When my sister had children, my parents began outfitting them in Yankee attire. It seemed that every time they visited their new grandchildren, they’d arrive with onesies with Mariano Rivera’s number, or a teeny tee with O’Neill’s name scrawled across the back. My sister appreciated the new stuff that constantly appeared, especially since hers were vomity children and they would spit up on any outfit quickly following a meal, so it was nice to have a seemingly never-ending supply of clothes to change them into. But my poor brother-in-law was a Mets fan, and one day I asked him if he minded that his kids were often dressed like they were Yankee ball boys.
“I die a little inside each time I pull his leg through the Jeter onesie,” Rich replied, and I knew he wasn’t joking.
The truth is, my mom and Jack would probably be happier if I end up with a woman who has been convicted of larceny than a male Mets fan. To this day, they believe my sister is embroiled in a mixed marriage.
My father, who passed away when I was young, had been a huge Yankee fan. I remember when Mickey Mantle was in the hospital, my dad wrote him a fan letter as a forty-five year old, wishing his forever-idol a speedy recovery. Mantle never wrote back, and I never forgave him for that, but when I went to Yankee games with my mother and Jack, I would think of how much it would have meant to my father to watch those games in those incredible seats. I would wear my silver locket with my father’s picture inside, and I would open the locket up so that he could watch the game with me, and even though I’m not so spiritual that I believe he could really watch from my locket, at the small chance that it was a possibility, I wanted him to enjoy himself. Often, my mom would lean over and she would ask, “Is Daddy watching?” and I would say yes, and she and Jack would smile at me.
On the way home we’d listen to Yankees Radio, starting from the moment we would fly into the car in the parking garage, in the spot he had illegally parked in after paying off the parking attendants, all so we could get out faster and onto the Deegan while more than half the stadium was still watching the team celebrate to the strains of
I’ve spent more time with Jack now part of my life than without him, and I hope that ration only continues to grow. I adore him. We call to check on one another all the time. I spent much of the winter calling him at night, when I knew he would be driving icy roads home from job sites, and I’d worry he’d be texting on the treacherous roads, and I’d keep him on the phone because I figured that would keep him from texting or shaving while driving during a storm.
We are very honest with one another, and, when I patiently told him that I had reached my limit and that I would not buy him any of Ann Coulter’s books for holidays in the future because she was a lunatic shrew whose last name was far too close to my own for comfort, he told me he understood – but he did ask for the new bestseller by Bill O’Reilly, which I purchased in tears. Last year for Father’s Day, I bought him a blueprint of the original Yankee Stadium, complete with the construction notes scrawled on the print, and the look on his face as he unrolled it was worth the trouble of procuring it in the first place.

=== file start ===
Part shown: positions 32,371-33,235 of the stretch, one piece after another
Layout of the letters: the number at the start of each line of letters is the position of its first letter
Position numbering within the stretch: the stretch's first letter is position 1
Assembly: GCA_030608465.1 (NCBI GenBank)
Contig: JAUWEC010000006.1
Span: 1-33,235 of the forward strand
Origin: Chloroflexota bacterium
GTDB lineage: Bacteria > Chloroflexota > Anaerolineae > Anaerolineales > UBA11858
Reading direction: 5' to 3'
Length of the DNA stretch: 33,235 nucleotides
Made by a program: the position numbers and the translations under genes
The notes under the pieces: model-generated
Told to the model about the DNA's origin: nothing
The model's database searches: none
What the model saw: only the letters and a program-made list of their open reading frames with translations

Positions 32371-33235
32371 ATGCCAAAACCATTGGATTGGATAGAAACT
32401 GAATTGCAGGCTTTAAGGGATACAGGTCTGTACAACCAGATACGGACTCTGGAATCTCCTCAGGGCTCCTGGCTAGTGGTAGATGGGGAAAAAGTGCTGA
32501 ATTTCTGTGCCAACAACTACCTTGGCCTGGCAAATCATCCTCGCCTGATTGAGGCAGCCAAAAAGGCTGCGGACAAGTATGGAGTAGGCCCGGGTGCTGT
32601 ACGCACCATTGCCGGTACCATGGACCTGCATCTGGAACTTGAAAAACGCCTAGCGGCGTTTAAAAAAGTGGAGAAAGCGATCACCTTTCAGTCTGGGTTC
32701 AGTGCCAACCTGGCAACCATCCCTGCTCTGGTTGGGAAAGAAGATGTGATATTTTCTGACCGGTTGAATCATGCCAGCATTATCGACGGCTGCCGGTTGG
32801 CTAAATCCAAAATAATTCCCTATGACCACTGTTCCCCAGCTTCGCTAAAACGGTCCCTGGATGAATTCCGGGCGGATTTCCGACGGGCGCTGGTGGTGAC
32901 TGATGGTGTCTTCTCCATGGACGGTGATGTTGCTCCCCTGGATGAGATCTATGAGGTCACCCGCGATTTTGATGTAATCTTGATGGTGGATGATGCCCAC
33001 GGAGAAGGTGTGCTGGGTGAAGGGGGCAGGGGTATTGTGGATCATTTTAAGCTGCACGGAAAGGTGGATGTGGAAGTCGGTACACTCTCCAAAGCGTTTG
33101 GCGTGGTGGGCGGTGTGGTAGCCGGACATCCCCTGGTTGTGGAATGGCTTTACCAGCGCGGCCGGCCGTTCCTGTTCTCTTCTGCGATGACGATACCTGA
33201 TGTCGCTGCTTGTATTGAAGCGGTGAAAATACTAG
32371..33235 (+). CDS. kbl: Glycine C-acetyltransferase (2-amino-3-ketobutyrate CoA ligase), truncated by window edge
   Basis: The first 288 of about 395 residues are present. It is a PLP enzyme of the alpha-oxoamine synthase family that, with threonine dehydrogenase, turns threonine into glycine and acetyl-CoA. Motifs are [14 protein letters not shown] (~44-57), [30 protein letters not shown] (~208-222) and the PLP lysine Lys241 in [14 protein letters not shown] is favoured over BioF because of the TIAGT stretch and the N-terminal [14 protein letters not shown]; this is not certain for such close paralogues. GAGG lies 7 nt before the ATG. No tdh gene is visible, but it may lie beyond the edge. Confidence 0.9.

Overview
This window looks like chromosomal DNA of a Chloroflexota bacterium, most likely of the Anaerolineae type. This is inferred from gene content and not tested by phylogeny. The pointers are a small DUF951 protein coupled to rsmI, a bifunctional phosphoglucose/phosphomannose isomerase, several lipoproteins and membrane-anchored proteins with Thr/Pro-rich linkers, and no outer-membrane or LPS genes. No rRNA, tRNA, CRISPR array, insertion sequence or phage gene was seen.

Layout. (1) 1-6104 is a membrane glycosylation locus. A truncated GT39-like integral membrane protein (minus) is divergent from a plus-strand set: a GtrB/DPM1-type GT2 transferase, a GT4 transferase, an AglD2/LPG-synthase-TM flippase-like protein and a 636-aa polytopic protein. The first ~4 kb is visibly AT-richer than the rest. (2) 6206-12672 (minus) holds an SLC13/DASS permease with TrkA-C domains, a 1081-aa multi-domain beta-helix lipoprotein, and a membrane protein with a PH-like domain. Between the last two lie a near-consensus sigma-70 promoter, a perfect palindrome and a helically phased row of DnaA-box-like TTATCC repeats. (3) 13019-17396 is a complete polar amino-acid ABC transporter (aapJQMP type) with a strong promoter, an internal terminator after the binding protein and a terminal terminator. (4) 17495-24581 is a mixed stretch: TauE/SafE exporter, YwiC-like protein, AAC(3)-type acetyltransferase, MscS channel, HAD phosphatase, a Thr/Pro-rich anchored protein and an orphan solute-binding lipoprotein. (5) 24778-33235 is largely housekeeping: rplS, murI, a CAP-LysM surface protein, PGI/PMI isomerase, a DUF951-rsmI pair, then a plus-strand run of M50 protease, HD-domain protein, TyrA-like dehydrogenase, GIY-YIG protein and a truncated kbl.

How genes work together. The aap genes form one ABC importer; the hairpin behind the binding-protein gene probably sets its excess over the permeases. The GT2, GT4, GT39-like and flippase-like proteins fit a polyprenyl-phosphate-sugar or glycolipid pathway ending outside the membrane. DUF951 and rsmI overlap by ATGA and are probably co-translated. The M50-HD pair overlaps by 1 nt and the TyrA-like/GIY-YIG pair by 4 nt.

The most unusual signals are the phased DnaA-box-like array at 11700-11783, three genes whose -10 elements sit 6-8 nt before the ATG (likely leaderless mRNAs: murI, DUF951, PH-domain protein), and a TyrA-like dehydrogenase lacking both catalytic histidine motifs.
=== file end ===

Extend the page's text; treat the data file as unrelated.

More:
“I couldn’t love anybody more,” he told me that day, and I knew that he was telling me the truth.
Look – he’s not perfect. The man has literally clicked his teeth down to little nubs, even after I have told him that each and every time he does it, it feels like I’m being punched in the face, even when I’m not in the same room or the same house as it’s happening.
As his hearing has gotten worse, both he and his television have gotten louder.
When Wookie stayed there once, he refused to let her sleep in their bed, and my mother, having returned beautifully to her strong self, took the dog and slept in the guest room.
The next morning over breakfast she turned to her husband with a raised eyebrow and said, “Wookie is the one who never left your side after your stent surgery. She brought her stuffed duck to the bed and sat with you for hours, making sure you were okay. And you deny her the right to sleep in our bed?”
Wookie slept between them that night, and when the thunder began, she moved to the top of Jack’s pillow and spent the remainder of the night sleeping on his head. The last time she stayed there, he woke my mother up during the night to get out of bed because he had to go to the bathroom and he didn’t want to disturb Wookie who was sleeping on his other side.
“That’s not really necessary,” I told him the next day when I came to pick her up. “You can feel free to disturb the dog instead of my mother who never sleeps through the night soundly.”
“But she looked so peaceful,” he said, smiling at the dog who, I swear, smiled back at him.
Then he turned on the TV and blasted the volume and yelled for my mother to please come sit next to him – and he held her hand and he kissed me goodbye, telling me that I looked beautiful and that he loved me so very much.